Britain’s energy watchdog proposes power price controls

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Britain’s energy watchdog has proposed price controls for electricity distribution network companies for the next five years that it said would deliver cheaper and cleaner power at no extra cost to consumers.

The controls, which will run from April 1, 2023, to 2028, require six electricity distribution network companies to focus investment on reducing dependence on imported fossil fuels, regulator Ofgem said in a statement on Wednesday.

Businesses and households across Europe have been stretched by a surge in energy prices that began as the world emerged from COVID-19 lockdowns and then surged in February as a result of the invasion of Ukraine by leading gas exporter Russia.

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“The investment set out today delivers value for consumers, safeguards security of supply and helps ensure Britain is no longer at the mercy of international energy prices or geopolitical events,” Akshay Kaul, Ofgem interim director for Infrastructure and Security of Supply Group, said.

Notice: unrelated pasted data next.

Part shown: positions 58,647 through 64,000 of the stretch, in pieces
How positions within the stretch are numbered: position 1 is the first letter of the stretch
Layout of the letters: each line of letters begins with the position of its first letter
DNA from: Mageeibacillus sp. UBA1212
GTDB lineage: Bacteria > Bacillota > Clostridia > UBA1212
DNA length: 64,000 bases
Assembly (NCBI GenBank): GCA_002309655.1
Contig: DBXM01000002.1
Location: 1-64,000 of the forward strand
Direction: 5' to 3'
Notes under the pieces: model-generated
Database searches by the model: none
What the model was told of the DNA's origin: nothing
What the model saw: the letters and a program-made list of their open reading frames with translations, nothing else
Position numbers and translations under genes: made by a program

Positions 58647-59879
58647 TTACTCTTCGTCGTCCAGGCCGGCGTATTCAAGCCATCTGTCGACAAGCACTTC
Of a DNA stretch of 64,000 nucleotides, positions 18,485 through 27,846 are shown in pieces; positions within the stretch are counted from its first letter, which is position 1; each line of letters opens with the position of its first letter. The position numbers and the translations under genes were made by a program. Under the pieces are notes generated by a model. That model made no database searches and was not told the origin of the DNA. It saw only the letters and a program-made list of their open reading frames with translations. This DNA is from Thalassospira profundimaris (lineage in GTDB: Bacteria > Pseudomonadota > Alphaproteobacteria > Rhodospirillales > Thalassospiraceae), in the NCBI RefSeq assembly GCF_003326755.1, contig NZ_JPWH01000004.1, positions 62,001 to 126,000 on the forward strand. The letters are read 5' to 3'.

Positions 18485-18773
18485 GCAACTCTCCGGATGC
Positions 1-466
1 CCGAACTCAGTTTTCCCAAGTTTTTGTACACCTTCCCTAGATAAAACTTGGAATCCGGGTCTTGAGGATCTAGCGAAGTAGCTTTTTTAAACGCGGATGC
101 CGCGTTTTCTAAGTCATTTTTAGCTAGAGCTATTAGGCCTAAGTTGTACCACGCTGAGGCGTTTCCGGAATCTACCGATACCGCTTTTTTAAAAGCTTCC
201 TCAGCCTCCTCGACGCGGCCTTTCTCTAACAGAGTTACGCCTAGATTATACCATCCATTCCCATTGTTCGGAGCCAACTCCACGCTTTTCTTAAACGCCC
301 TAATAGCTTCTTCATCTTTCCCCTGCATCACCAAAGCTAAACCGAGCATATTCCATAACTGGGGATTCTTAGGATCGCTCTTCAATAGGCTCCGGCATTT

Price controls set the amount of money that can be earned by the companies that operate Britain’s network operators over a period of time.

Ofgem said it has ensured that major investment in the network can be delivered without any increase in charges on bills, which will remain at an average of 100 pounds ($119.74) per year per customer.

SSEN Distribution, part of British power generator and network operator SSE, said on Wednesday that Ofgem has allowed it 3.59 billion pounds of baseline total expenditure for the five-year period.

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